Wednesday, November 18, 2009

ANSF vetting

It's always disturbing to hear news of Coalition trainers being turned on by their trainees. When you hear of an incident like the one a couple of weeks ago where the five Brits were killed by one of their trainees, it certainly makes you wonder how feasible the end strategy of training more and more Afghan National Security Forces (ANSF...an umbrella term to cover the ANA, ANP, Border Police, and other security agencies within Afghanistan) is. Thankfully, such incidents are rare, but with more and more ANSF out there, we're bound to start seeing more of this. To significantly increase the size of the ANP and ANA they are going to have continue lowering the already low standards for recruits...many are essentially conscripts already.

Currently, ANP members need little more than the recommendation of two local elders in order to get accepted into the police academy - and very shortly after that they are police. There are other requirements, but in a country where few people can read and bureaucratic institutions are lacking, the requirement to be a citizen or not have been convicted of a crime in recent years is not difficult to circumvent.

The ANA has a bit more of a vetting process, but both the ANA and ANP could be easily infiltrated by insurgent sympathizers...and undoubtedly have been. However, having a few bad apples within the units I was embedded with was not really a concern of mine. Not that it did not ever cross my mind, but it was kind of like if I'm going to worry about that then I'm going to drive myself crazy. And my view on it was the good ANA in my unit would protect me from the bad ones if there were any. All in all I trusted them...but, of course, I did what I could to maintain cordial relationships with my guys...not that having a undercover insurgent like you personally is really going to save you if he's dedicated, but it's another reason to develop rapport with them all the same.

Afghans, in general, are not suicidal about their cause and have quite a bit of guile. These incidents where an ANP or ANA member shoots our men are likely to result in the death of the aggressor (though the shooter in the incident mentioned above is still on the loose as far as I know). I would think an infiltrator in the ANA or ANP would be more likely to partake in a more survivable activity, like simply reporting to the insurgents on our patterns and giving early warning of operations. For many reasons, we had quite a bit of difficulty getting the initiative on the enemy during my time - I would not discount the possibility of informers within the ANA contributing to this.

The good news is we have initiatives going on that should help with the vetting and accountability of ANSF forces, and should help over time in getting the bad ones out and out for good. Before I left, we were, with the help of a civilian contractor who was a specialist in working with the biometric data (fingerprints, iris scans, etc.) collection systems in the process of collecting biometric data on our ANA and the local ANP, and putting it into a database. The ANP seemed to think we just needed the biometric data so we could give them an ID card to access the base. Well, our having that data will have longer lasting effects hopefully. I should mention that we were able to collect biometric data on whomever, during checkpoints or otherwise, and we did so from time to time. These systems can quickly link back to databases to identify the person standing in front of you. These are great systems with outstanding potential in a counter-insurgency, but are very underutilized, chiefly because of the painstakingness of the data collection process, in my opinion.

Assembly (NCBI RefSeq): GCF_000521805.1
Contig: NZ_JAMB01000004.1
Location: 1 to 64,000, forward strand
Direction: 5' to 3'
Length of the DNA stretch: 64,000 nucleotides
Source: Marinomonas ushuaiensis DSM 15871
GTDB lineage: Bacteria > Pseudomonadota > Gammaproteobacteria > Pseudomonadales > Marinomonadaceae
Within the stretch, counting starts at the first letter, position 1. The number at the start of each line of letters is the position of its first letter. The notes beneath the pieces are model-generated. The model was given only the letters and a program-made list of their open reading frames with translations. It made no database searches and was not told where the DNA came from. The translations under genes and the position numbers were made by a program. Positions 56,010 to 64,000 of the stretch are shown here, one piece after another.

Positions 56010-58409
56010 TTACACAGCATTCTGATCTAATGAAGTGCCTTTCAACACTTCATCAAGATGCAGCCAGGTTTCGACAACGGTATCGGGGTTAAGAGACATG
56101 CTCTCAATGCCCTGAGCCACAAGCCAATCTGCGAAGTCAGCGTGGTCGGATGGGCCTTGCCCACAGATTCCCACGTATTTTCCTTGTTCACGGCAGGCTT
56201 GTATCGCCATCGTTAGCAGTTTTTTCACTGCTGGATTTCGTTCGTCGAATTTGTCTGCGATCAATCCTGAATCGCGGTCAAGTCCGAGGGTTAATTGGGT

3 comments:

David M said...

The Thunder Run has linked to this post in the blog post From the Front: 11/19/2009 News and Personal dispatches from the front and the home front.

Geoff said...

Good morning,

I am working on a large security sector reform project at a Canadian think tank, (www.cigionline.org). One of our projects is creating an SSR website, which will feature practitioner blogs as part of our content. I've been following your blog and am very impressed with how you write and your insights and I'd like to discuss the possibility of you being featured on, or writing for, our website somehow (it will launch in late March-early April). If you're interested, please contact me at gburt@cigionline.org. My name is Geoff Burt.

All the best,

Geoff

Anonymous said...

I enjoyed the great stories and pics. You should let the rest of the team know you put this up. Take it easy.

-Bulldozer